Topper Ellis works at the veterans hospital in Baltimore as a linens supervisor. His shift runs from 6 a.m. to 2:30 p.m. five days a week, a schedule that would leave most people wanting to relax and rest on work nights.
But Ellis is different. He loves track and field, and sees the sport as an outlet that can help children in northern Anne Arundel County during the summer.
That's why Ellis helped start a track and field development team that uses the track at North County High School, and, even though it's entering its 10th summer and it doesn't have an official name, the program has grown in popularity.
Ellis keeps things simple. Practice is open to anyone of any age who wants to come to North County from 6 p.m. to 8 p.m., five days a week. Children, adults - anyone interested in track and field - can show up as often or infrequently as they want. Ellis said he has seen children as young as 4 and adults as old as 71.
The cost is $10 for a season, which runs through Aug. 10, and people can join at any time.
"It's not just for kids. It's for anybody, and it's wide open," Ellis said. "It's about teaching people the game. It's a lost art, and I have fun with it."
Ellis said more than 100 children have taken part during each of the last few years. He attracts not only runners, jumpers and throwers, but also athletes who compete in football and other sports.
Ed Harte, track and field and cross country coach at North County, works with those who opt to learn field events such as high and long jump, discus and shot put. Harte also helps put on meets several Thursdays during the summer.
"We can draw more people because we've got all kinds of body types - endomorph, ectomorph and mesomorph," Harte said. "We want to teach them. That's why we do it."
The program started almost by accident.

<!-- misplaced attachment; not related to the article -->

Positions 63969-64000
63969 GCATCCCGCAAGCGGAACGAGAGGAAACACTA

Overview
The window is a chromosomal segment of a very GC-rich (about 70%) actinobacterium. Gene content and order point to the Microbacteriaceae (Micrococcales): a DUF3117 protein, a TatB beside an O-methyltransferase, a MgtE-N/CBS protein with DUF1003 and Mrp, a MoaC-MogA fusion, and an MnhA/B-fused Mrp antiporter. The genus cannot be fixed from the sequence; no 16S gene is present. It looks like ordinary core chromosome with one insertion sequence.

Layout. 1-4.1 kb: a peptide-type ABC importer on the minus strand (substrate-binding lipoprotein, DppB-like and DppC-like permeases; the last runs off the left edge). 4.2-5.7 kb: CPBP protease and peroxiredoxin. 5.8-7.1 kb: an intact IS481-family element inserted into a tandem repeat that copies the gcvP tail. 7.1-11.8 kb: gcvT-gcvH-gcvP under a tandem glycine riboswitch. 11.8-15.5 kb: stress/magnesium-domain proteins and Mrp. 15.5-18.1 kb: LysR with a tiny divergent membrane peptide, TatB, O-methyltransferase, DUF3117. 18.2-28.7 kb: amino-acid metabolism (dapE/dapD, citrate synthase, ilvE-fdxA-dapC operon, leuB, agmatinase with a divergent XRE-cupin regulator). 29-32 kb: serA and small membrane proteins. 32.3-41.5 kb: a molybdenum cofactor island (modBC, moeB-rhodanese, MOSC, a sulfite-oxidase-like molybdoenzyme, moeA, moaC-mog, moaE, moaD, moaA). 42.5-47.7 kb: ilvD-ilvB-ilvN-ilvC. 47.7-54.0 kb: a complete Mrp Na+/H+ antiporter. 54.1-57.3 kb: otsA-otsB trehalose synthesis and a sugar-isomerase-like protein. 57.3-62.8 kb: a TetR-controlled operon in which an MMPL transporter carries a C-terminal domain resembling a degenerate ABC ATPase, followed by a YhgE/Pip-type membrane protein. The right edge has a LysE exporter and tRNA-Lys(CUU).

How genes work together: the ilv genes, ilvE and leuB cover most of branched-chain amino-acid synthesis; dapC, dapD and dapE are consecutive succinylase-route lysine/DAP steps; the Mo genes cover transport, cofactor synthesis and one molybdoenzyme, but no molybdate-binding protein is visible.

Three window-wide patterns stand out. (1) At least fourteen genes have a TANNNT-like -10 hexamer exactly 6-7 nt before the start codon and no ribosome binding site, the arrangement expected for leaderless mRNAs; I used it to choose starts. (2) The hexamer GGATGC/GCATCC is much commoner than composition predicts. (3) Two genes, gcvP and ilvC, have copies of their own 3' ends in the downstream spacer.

Ellis has three children who have run on North County teams. His son Topper ran on a state championship 1,600-meter relay team in outdoor track. Younger son Kiki won two individual state titles in indoor sprints plus one in an outdoor 800 relay. Daughter Tinisha also ran on the school's track team.
But back in 1996, Ellis was looking for a program his kids could run in. He went to coach at the New Carrollton Boys and Girls Club in Prince George's County, but found himself taking several Anne Arundel County runners back and forth while working informally at North County.
Ellis started the New Carrollton-North Boys and Girls Club in 1998 and led that club for four years.
Coaching and teaching things to be done the right way are important to Ellis, who ran a variety of sprints and relays while in the Army. Ellis is the junior varsity football coach at North County and also has coached indoor and outdoor track.
But Ellis has no illusions about spawning Olympic athletes. He said his objective is simply to teach the sport he loves.
"It's about teaching kids the right way to run," Ellis said. "Kids come out there, and they say, 'Coach, I'm fast. You don't need to teach me.' But once they start seeing the mechanics, the techniques [of running correctly], some kids drop a whole second or second and a half off their times by the end of the summer."
Said Harte: "He's motivated, and he wants it and he loves working with the kids."
Ellis said his coaching techniques often depend upon who shows up each evening. He'll often put the kids through drills and body coordination work every night. Ellis said each person has to understand how the body is supposed to be "formed to run for speed."
Ellis also said that some youngsters, such as football players, come to the team during the summer to work on specific things, such as agility and quickness. So he and Harte and the several other coaches who are there regularly work on drills to help with that.
Old Mill coach Janet Liimatta said most coaches look at the summer as a time to get rest and relaxation, which makes what Ellis does more impressive.
"It's really the best opportunity for kids to get exposure to track and field, in the summer," Liimatta said. "He's responsible for kids of various age levels. Track is 18 different events that he's trying to coach and teach to up-and-coming athletes. It's a huge commitment."